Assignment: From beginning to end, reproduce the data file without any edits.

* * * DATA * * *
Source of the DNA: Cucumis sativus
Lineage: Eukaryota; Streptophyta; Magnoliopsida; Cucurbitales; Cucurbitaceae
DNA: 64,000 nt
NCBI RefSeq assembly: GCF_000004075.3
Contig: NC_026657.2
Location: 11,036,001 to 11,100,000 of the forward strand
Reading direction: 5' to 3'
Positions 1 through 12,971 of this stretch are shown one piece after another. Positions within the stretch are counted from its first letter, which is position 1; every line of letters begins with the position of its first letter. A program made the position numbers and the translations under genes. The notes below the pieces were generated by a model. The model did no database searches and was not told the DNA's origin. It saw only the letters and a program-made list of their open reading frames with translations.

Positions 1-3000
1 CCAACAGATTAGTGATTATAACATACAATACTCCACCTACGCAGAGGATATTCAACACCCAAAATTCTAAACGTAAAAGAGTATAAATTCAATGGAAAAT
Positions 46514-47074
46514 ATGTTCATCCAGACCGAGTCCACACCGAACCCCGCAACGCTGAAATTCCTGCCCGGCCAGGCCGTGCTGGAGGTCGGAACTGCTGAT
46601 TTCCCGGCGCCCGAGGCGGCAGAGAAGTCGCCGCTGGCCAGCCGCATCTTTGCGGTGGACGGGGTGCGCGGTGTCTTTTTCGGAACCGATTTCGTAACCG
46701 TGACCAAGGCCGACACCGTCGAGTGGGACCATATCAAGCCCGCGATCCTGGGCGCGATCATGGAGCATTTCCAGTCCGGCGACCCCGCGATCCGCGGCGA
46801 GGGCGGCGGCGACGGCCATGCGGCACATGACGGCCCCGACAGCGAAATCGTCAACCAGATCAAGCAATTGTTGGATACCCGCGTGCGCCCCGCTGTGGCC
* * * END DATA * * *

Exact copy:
Source of the DNA: Cucumis sativus
Lineage: Eukaryota; Streptophyta; Magnoliopsida; Cucurbitales; Cucurbitaceae
DNA: 64,000 nt
NCBI RefSeq assembly: GCF_000004075.3
Contig: NC_026657.2
Location: 11,036,001 to 11,100,000 of the forward strand
Reading direction: 5' to 3'
Positions 1 through 12,971 of this stretch are shown one piece after another. Positions within the stretch are counted from its first letter, which is position 1; every line of letters begins with the position of its first letter. A program made the position numbers and the translations under genes. The notes below the pieces were generated by a model. The model did no database searches and was not told the DNA's origin. It saw only the letters and a program-made list of their open reading frames with translations.

Positions 1-3000
1 CCAACAGATTAGTGATTATAACATACAATACTCCACCTACGCAGAGGATATTCAACACCCAAAATTCTAAACGTAAAAGAGTATAAATTCAATGGAAAAT
Positions 46514-47074
46514 ATGTTCATCCAGACCGAGTCCACACCGAACCCCGCAACGCTGAAATTCCTGCCCGGCCAGGCCGTGCTGGAGGTCGGAACTGCTGAT
46601 TTCCCGGCGCCCGAGGCGGCAGAGAAGTCGCCGCTGGCCAGCCGCATCTTTGCGGTGGACGGGGTGCGCGGTGTCTTTTTCGGAACCGATTTCGTAACCG
46701 TGACCAAGGCCGACACCGTCGAGTGGGACCATATCAAGCCCGCGATCCTGGGCGCGATCATGGAGCATTTCCAGTCCGGCGACCCCGCGATCCGCGGCGA
46801 GGGCGGCGGCGACGGCCATGCGGCACATGACGGCCCCGACAGCGAAATCGTCAACCAGATCAAGCAATTGTTGGATACCCGCGTGCGCCCCGCTGTGGCC